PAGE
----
Richard Garrett of Eduventures: Developments in Online Higher Education

Richard Garrett, member of Linked In’s Higher Education Management Group, heads Eduventures Online Higher Education Learning Collaborative. Eduventures in a research and consulting firm, specializing in higher education and based in Boston, MA. The Online Higher Education Learning Collaborative (OHE-LC) is a membership program for colleges and universities active or interested in online higher education.

KCH: The likelihood that students will enroll in online courses/programs from institutions outside of their geographic region has tremendous implications for the way in which the online market evolves. What does your research tell us about the preferences of students to “shop locally?”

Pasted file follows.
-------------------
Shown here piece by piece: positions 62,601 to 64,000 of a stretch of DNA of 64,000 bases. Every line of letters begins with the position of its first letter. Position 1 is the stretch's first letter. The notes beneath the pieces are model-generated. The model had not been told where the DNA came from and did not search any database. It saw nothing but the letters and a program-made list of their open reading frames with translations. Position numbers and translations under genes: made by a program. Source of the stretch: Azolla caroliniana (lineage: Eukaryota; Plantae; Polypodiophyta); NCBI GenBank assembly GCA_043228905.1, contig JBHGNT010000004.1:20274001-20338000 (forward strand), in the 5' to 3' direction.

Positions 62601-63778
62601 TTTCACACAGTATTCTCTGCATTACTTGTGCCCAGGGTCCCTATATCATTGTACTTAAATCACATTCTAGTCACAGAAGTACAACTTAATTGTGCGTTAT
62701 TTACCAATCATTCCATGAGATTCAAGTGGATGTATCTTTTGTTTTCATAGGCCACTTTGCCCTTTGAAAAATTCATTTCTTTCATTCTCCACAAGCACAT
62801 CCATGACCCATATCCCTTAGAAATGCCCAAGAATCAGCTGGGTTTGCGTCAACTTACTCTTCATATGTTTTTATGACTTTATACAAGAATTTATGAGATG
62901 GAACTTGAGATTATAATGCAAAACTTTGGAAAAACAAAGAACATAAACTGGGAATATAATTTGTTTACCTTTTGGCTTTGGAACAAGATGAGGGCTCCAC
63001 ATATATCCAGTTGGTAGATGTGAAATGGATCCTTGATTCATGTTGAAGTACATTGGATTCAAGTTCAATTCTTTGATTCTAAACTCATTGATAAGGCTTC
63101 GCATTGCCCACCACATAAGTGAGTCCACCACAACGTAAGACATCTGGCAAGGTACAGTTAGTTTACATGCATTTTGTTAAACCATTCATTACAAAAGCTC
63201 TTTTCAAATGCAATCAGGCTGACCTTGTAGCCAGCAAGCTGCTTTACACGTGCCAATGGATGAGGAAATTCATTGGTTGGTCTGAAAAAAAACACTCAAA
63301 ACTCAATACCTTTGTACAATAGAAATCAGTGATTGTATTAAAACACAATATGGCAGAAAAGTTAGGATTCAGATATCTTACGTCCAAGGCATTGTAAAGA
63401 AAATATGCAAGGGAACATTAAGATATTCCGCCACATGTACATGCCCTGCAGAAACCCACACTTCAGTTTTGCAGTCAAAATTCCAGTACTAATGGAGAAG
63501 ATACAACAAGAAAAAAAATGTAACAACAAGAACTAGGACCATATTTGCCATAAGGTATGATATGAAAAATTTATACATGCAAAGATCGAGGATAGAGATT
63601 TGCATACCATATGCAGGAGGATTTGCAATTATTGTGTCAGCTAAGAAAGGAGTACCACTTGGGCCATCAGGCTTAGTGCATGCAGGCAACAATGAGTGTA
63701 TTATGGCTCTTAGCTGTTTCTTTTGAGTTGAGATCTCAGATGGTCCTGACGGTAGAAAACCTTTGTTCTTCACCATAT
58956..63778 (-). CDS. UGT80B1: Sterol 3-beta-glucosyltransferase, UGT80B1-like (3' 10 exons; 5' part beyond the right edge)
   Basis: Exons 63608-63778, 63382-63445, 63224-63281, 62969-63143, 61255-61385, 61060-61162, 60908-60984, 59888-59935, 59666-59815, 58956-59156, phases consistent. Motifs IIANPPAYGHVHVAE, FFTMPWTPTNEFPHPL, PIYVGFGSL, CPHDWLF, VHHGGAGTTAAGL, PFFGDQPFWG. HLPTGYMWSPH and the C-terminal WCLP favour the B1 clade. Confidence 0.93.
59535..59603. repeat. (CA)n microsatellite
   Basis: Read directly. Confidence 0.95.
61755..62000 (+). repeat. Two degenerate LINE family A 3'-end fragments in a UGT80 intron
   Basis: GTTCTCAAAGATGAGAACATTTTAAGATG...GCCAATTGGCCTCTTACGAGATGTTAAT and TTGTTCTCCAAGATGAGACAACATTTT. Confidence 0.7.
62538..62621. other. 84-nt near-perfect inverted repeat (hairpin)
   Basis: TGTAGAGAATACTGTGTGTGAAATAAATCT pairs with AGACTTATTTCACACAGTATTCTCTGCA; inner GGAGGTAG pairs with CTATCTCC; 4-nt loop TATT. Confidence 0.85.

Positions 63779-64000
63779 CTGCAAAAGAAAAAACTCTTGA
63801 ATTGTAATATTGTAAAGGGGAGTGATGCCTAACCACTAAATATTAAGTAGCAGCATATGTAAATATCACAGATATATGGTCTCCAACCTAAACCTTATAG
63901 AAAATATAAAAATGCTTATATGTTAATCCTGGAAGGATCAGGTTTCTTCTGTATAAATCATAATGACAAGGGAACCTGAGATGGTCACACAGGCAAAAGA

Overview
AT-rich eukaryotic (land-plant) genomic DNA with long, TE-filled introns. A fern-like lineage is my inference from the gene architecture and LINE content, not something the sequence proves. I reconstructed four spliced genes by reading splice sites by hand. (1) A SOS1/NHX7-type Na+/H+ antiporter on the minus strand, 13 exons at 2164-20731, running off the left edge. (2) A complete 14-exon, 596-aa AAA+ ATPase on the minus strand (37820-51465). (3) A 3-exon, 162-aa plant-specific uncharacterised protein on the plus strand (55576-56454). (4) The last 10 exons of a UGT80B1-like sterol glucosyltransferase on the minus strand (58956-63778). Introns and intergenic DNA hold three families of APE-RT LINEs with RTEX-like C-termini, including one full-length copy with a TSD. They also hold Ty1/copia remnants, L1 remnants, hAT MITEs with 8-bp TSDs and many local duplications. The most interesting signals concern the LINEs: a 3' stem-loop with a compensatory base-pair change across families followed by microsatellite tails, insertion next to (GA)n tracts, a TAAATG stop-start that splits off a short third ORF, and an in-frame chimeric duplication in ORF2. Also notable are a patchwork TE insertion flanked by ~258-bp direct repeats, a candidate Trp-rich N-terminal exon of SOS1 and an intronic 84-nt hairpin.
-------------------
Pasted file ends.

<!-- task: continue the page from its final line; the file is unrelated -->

rg2RG: Our consumer studies consistently tell us that a majority of prospective online students want to combine online convenience and local study. Approximately two-thirds of prospective students would prefer at least a branch campus/center in their home state, while about a third would select the “best” program regardless of location. It is interesting that 72% of prospective students who express a preference for online study at a school with a physical presence in their home state are content with a branch campus or center, with only 28% demanding a full campus. Whether it’s the option of face-to-face support, interest in blended delivery, in-state tuition, or reassurance about school legitimacy, the local/online combination is persuasive for a significant number of consumers.